The US is having "very intense and very blunt" conversations with India, China and Turkey on reducing their dependence on Iranian oil in a bid to bolster American sanctions against Tehran over its nuclear programme, Secretary of State Hillary Clinton has said.
Clinton, testifying before a Congressional committee yesterday, said the US is asking these countries to take specific measures that would reduce their dependence on Iranian oil. But, without naming any one, she did acknowledge that this would be a bit tough for some countries.
"With respect to China and Turkey and India, we've had very intense and very blunt conversations with each of those countries. I think that there are a number of steps that we are pointing out to them that we believe they can and should make," Clinton said while responding to questions from Senator Robert Menendez.
Both India and China, two major buyers of Iranian oil accounting for 12 and 22% of its total export respectively, have said they will continue to import fuel from Tehran despite the EU and US embargo. Turkey has also said it will continue to import oil from Iran.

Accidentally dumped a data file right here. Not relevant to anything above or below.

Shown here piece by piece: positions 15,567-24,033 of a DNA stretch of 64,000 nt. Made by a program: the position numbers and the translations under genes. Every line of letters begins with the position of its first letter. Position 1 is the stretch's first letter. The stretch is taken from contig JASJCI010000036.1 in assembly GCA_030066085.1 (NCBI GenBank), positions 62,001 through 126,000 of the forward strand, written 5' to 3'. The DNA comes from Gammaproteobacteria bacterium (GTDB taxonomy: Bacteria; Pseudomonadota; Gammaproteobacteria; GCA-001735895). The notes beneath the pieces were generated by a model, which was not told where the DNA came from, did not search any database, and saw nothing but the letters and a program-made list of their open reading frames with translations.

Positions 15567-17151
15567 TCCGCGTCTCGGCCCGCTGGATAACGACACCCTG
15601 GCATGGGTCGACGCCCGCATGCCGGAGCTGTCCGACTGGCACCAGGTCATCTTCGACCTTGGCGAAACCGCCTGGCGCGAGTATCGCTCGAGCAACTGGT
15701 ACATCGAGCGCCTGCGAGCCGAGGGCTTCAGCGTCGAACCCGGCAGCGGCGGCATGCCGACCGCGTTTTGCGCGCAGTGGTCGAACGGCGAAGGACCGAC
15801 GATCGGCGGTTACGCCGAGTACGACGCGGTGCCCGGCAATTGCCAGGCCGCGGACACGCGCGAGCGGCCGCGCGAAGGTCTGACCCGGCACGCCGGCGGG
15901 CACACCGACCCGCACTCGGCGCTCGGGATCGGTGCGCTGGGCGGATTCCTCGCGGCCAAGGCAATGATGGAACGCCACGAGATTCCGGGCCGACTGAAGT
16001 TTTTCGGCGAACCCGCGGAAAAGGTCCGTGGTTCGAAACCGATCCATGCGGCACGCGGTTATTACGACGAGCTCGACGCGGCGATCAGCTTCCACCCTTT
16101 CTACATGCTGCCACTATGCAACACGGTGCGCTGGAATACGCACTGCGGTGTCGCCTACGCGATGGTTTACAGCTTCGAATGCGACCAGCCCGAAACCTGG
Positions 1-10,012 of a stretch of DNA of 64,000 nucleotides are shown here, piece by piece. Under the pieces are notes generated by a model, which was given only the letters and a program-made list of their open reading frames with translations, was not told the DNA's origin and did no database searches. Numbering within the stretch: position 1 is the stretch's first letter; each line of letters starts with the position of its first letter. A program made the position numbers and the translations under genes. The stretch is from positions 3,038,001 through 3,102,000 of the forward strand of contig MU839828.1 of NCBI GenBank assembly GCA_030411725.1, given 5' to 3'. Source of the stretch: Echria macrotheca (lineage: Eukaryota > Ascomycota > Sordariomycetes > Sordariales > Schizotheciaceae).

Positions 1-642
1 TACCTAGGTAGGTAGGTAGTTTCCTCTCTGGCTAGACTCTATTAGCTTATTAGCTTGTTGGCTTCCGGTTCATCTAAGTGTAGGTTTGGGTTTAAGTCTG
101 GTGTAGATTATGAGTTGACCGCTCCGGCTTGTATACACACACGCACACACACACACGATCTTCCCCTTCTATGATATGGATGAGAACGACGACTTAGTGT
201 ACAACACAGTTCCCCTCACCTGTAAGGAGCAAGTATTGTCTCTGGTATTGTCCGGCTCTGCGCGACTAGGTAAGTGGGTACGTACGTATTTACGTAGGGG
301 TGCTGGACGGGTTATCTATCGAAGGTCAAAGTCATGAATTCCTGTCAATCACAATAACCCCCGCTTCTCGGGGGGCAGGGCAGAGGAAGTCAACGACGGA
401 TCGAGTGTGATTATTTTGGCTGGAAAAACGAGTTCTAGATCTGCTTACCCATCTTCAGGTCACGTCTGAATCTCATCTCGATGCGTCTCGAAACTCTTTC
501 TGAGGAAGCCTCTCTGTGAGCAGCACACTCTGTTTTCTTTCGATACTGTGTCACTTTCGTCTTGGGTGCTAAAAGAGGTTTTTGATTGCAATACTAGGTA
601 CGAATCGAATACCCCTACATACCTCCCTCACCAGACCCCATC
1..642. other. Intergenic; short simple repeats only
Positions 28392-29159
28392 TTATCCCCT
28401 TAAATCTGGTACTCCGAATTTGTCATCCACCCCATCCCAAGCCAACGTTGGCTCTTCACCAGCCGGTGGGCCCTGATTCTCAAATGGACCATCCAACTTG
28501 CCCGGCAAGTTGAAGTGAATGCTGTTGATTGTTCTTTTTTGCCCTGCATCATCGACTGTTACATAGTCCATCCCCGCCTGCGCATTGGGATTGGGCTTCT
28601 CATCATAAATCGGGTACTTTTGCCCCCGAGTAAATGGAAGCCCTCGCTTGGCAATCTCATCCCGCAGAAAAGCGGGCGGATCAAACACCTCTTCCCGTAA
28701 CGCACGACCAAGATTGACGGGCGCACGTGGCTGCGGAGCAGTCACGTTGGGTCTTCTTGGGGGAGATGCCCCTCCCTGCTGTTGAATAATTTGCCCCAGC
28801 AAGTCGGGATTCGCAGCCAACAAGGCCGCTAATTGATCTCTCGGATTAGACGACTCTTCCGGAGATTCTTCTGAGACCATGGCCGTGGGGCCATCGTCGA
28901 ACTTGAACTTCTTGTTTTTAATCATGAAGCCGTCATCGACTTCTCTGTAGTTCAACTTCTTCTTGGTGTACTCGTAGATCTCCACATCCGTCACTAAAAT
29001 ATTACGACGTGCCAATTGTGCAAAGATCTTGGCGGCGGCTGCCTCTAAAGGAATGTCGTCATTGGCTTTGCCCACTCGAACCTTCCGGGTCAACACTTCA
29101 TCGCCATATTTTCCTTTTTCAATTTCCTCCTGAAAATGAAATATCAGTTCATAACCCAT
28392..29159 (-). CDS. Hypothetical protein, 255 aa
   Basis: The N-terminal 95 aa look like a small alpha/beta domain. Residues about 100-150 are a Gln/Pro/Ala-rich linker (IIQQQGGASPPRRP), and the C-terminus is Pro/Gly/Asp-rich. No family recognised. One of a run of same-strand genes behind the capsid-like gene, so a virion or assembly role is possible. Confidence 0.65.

"In a number of cases, both on their government side and on their business side, they are taking actions that go further and deeper than perhaps their public statements might lead you to believe," Clinton said.
"We are going to continue to keep an absolute foot on the pedal in terms of our accelerated, aggressive outreach to them. And they are looking for ways to make up the lost revenues, the lost crude oil," she said.
"That's a difficulty for a lot of these countries, not just the ones you mentioned. So we've had to put together an entire team to try to assist them in thinking through ways of doing that," Clinton said.